Sustainability concerns for three municipalities
Nov 05, 2018 04:36PM
● By Jana Klopsch
By Cassie Goff | email@example.com
Cottonwood Heights, Holladay and Millcreek are considering a joint sustainability operation. All three cities have identified sustainability as a priority, and collaboration appears to be a valid option to bring benefits to many communities.
On Sept. 25, Lisa Yoder from Yoder Environmental Sustainability (YES) spoke to the Cottonwood Heights City Council during a weekly council meeting while Holladay Mayor Rob Dahle sat in the audience.
Yoder began with a definition. “Sustainability is a balanced use of resources to sustain optimal level of service over the long term to help maintain quality of life and environmental and human health.”
Sustainability encompasses everything that helps to reduce the carbon footprint of an organization, including maintaining water quality, policy recommendations, alternative transportation options, reduce reuse and recycle, climate action, waste reduction, collaboration, data management, project management, energy efficiency, clean and renewable energy, leveraging resources, grant writing, measurement and verification, life-cycle cost analysis, education and outreach.
“Utahans have a vision for the future that we are safe, secure and resilient,” Yoder said. Some common sustainability concerns of Utahans include air quality, water quality, impact of growth on communities, impact population and increasing traffic.
Narrowing her focus to what Cottonwood Heights, Holladay and Millcreek can do, Yoder provided some recommendations. She suggested many different projects and programs for stabilizing energy use. Some of these projects could be completed within one to two years, such as electric car station installation and installing solar panels on city buildings.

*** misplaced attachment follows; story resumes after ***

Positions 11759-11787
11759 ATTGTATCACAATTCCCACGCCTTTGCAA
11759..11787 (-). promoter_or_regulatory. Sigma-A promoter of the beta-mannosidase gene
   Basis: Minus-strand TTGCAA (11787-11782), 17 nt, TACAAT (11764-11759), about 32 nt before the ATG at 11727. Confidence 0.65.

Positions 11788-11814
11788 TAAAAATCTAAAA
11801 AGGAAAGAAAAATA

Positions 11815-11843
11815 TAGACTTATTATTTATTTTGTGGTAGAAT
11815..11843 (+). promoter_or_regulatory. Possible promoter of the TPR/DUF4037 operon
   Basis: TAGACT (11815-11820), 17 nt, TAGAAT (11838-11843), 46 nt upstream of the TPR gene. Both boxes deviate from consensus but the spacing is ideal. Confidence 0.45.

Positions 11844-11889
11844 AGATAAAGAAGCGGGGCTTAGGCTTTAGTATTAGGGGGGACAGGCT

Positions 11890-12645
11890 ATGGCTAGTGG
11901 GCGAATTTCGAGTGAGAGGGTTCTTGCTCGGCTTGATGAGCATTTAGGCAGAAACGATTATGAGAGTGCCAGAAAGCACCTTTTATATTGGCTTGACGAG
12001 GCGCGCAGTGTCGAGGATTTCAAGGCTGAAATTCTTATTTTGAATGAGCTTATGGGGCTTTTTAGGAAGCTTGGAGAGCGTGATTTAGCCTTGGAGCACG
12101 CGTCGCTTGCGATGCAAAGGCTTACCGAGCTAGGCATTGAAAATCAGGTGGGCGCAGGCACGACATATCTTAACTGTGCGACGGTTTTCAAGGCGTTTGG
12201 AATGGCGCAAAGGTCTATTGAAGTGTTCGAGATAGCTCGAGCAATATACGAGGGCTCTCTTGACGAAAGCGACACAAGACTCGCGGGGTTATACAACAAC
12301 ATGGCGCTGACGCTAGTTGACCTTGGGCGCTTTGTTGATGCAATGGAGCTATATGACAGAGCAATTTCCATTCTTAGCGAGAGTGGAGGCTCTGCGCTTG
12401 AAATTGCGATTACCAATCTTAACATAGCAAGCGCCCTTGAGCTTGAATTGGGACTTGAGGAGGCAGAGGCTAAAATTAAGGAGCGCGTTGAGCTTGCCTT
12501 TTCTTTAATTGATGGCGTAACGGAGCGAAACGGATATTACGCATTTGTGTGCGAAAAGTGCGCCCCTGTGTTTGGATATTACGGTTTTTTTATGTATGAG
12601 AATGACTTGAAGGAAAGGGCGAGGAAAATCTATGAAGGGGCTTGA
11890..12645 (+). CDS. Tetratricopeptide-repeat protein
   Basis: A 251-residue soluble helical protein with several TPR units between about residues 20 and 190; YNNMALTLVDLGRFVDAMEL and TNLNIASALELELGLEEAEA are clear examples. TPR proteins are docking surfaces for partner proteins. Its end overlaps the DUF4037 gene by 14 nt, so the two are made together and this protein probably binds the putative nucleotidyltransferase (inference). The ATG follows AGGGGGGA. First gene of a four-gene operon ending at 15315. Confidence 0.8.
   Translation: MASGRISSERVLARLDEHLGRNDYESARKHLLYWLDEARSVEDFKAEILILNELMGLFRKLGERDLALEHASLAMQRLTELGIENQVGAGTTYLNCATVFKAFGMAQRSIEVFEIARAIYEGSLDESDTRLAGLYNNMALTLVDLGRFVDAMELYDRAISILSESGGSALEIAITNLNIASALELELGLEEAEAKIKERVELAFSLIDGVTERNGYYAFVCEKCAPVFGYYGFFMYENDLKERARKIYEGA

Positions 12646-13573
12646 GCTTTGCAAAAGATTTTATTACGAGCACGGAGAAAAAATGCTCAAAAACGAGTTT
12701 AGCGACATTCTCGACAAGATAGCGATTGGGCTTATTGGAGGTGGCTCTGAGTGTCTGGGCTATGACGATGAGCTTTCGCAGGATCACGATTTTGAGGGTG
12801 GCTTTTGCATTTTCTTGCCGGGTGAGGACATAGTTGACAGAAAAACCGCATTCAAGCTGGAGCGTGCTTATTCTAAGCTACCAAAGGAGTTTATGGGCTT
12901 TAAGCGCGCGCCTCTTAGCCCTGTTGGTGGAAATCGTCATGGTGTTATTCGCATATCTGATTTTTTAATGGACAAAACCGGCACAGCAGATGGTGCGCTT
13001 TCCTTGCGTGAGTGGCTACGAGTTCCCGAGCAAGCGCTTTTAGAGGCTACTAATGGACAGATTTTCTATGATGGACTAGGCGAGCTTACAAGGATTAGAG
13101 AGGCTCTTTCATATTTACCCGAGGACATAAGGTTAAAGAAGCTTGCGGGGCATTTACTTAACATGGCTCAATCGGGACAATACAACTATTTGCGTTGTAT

“Municipality leaders show the community that sustainability is possible, economical and viable,” Yoder said.
Even though she realizes a municipality cannot enact anything more than a building code, she suggested incentives and encouragement for sustainability — perhaps by an extended building code.
“There’s capital investment in capital improvements,” she said. “With all the growth, it’s important to address the construction of buildings, need to reduce the need for heating, air condition and other resources.”
If the three cities are to embark on a sustainable cooperation, there would be many risks and benefits. Yoder described some of the risks as being cost, political viability, interdepartmental cooperation, managing expectations, and data management.
However, Yoder described many benefits, including decreasing operating maintenance costs, getting quantifiable and measureable results, demonstrating city leadership and gaining recognition for that leadership. “That’s attractive for businesses and community members; you’re a player in what the residents want.”
A joint sustainability operation should be beneficial for all communities involved. The three municipalities could pick common goals, have supporting structure for that staff, create a strategic implantation plan to address all goals with clear performance measures and monitor collective data as things proceed. Yoder recommended defining exit strategies as well.
“Sustainability would be governed by that body instead of individual municipalities. It might take longer to get started, but then the sustainability staff could be off and running. Quality of life for all communities would be raised.”
She recommended a sustainability program manager and potentially a project manager. These individuals could help with outreach materials, grants and program implementation.
Many partners available for a sustainability initiative were also mentioned. The Clean Cities Coalition has a similar mission so they’re easy to partner with. Leaders for Clean Air, Utah Clean Energy, Rocky Mountain Power and Envision Utah have all expressed interested in partnering as well.
“I appreciate the opportunity to work with the mayors on common problems we have where we can’t fix it independently,” said Dahle. “We have all seen the Envision Utah presentations on population growth and pressure on resources. These problems aren’t going to go away. We need to be more proactive in these areas.”